India is on the radar screens of international corporations as well as media for many good things happening here. Many are appreciative of what is happening in India but many are skeptical too. To the Paris-based daily, ‘International Herald Tribune’, India is consumed with the idea of becoming a superpower, ”an obsessive conviction that India is destined for international supremacy is spreading fast.”
However, Arun Maira of Boston Consulting Group in a recent article ‘A Billion On The Move’ in Times of India presents a story that appears to be more rational.
Earlier this month, 450 strategy advisors to boards of companies in 50 countries arrived in Delhi to check out the India story for their clients. Last year they had visited China.
China makes a much better first impression. Indian airports and roads are chaotic in comparison to the marvels of Chinese infrastructure. The next impression of India for the consultants was further chaos. The morning papers were filled with stories of demolitions in Delhi, traders’ protests and the ongoing tussle between the courts and government.
Nevertheless, further encounters during the week, beginning with a candid meeting with the finance minister, changed their minds. By the end of the week, they said they were truly impressed, and would recommend to their clients that India may be emerging as a better long-term bet than China.
The FM had admitted that the infrastructure was falling short of the booming economy’s requirements, and that democratic political process made progress less orderly than in China. However, he pointed out that India, with its enormous diversity, could not work without democracy. A delegate pointed out the loss in economic efficiency by the clumsy diversion he saw of an Indian highway to avoid a small Muslim tomb that came in its path – something not seen on China’s super highways. The minister replied that if the tomb was sacred to some people, then it had to be respected, regardless of the inconvenience to others. That, he said, was the Indian way – the international audience applauded.
It might have impressed the visitors, but irritates the Indian people at large, and a sense of demoralizing helplessness dawns. Why can’t the local authority effectively take the people concerned in confidence and impress upon them the national importance of giving up the traditional views in all such cases of tomb or temple? It may appear difficult, but not impossible to reach an amicable and quick solution to avoid the excuse for delays in the projects.
During the week, the consultants broke up into smaller groups and visited manufacturing companies and numerous service companies around Delhi. They returned from these visits convinced that Indian manufacturing companies are equal to the best in the world, and that Indian service companies are ahead of the best, creating new business models and setting new standards.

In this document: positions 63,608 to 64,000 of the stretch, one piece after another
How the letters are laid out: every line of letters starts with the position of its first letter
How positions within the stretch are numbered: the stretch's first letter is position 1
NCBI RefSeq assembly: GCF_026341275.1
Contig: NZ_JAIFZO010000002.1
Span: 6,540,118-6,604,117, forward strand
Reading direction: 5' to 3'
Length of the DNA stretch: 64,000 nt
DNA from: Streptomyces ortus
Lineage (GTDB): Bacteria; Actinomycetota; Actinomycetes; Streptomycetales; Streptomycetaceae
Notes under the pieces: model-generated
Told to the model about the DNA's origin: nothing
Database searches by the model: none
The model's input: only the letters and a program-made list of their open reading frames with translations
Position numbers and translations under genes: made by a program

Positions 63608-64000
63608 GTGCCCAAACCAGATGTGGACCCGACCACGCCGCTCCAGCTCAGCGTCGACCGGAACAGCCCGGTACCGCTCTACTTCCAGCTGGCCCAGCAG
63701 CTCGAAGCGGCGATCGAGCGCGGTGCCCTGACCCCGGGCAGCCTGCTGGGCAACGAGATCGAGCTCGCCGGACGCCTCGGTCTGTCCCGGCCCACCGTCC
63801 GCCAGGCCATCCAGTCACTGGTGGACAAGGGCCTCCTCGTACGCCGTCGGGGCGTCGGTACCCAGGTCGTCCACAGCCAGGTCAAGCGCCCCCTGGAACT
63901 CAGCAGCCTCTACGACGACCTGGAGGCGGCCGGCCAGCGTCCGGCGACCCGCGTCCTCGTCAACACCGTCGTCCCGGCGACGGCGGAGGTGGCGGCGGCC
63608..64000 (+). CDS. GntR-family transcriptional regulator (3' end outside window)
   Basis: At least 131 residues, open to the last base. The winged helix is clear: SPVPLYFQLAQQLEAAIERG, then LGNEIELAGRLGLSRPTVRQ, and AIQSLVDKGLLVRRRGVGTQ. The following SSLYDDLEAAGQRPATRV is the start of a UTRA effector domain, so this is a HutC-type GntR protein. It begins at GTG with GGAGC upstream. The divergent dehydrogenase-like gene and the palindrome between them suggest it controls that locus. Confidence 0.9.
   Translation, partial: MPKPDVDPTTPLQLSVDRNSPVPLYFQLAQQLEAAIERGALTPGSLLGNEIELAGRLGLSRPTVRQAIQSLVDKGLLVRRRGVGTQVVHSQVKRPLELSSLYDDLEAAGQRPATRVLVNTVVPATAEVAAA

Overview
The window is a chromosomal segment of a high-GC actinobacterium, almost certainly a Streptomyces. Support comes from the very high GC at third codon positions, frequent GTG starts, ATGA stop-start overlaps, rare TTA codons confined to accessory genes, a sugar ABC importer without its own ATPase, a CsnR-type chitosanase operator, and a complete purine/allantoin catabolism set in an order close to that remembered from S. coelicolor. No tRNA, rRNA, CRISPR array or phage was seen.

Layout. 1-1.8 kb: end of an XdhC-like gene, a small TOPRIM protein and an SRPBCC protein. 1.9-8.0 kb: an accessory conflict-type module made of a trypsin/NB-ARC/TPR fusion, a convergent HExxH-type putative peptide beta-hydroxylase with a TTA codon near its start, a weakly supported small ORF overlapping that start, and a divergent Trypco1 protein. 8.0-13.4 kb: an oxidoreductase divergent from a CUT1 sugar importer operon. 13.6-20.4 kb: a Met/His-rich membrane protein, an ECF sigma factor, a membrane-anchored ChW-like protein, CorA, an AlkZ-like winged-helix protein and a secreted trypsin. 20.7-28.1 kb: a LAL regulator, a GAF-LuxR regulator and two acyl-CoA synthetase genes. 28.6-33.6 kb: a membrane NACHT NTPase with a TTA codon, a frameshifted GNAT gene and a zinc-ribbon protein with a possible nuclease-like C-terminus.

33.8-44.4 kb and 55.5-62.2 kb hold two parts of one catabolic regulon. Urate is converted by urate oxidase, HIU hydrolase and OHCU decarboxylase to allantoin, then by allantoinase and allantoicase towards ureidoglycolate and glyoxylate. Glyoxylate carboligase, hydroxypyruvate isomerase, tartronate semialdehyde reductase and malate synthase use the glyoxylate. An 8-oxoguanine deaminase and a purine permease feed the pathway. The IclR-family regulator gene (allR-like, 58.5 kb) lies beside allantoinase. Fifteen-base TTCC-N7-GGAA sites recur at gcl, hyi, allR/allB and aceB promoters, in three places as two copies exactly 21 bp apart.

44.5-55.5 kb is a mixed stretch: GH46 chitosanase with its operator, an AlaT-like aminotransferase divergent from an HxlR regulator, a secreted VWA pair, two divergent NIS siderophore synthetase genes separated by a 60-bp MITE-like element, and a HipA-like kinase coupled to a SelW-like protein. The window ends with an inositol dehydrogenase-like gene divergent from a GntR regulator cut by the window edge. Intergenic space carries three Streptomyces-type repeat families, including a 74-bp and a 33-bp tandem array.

However, even after getting convinced with the capabilty of Indian manufacturers and service sector, will the report of the delegates make a big difference to tilt the scale of FDI in favour of India? But then why should India bother so much about it? Perhaps India must have a business model that can move the billion ahead.
And here Mr. Maira gives the success story of Andhra Pradesh self-help group.
In Andhra Pradesh, 8 million women are members of self-help groups at the grass-roots level. The groups function autonomously. They determine what help they need from a level of organisation above them. In turn that level, in the village or mandal, determines what it needs from a level above it to fulfil its own role. Thus, from the bottom-up, empowered women are scaling up an organisation that presently engages 8 million women, which is many times larger than Singapore’s total population.
In the minds of the delegates, the picture of the nation went beyond physical impressions; it went beneath the numbers of economic growth; and looked behind international rankings of competitiveness in which India does not do well. By going deeper, India’s real strengths could be touched. A nation is not merely an economy, and the well being of its citizens cannot be improved only with better infrastructure.
India is a story of a billion people on the move. Mr. Maira concludes:
First, large and complex systems can be, and perhaps must be, moved bottom-up rather than top-down for the movement to be sustainable.
Second, if components of the system are human beings who seek dignity and freedom, then they must be agents of change and not merely beneficiaries of change produced by people above.
Third, the question to ask is not merely what people want as consumers, but what they want as citizens.
Finally, the foundations of a democracy must not be built only upon people spiritedly defending their own rights – which in individualistic societies is often the case – but as the FM eloquently explained in his answer to the query about the highway, it lies in respect for the rights of others.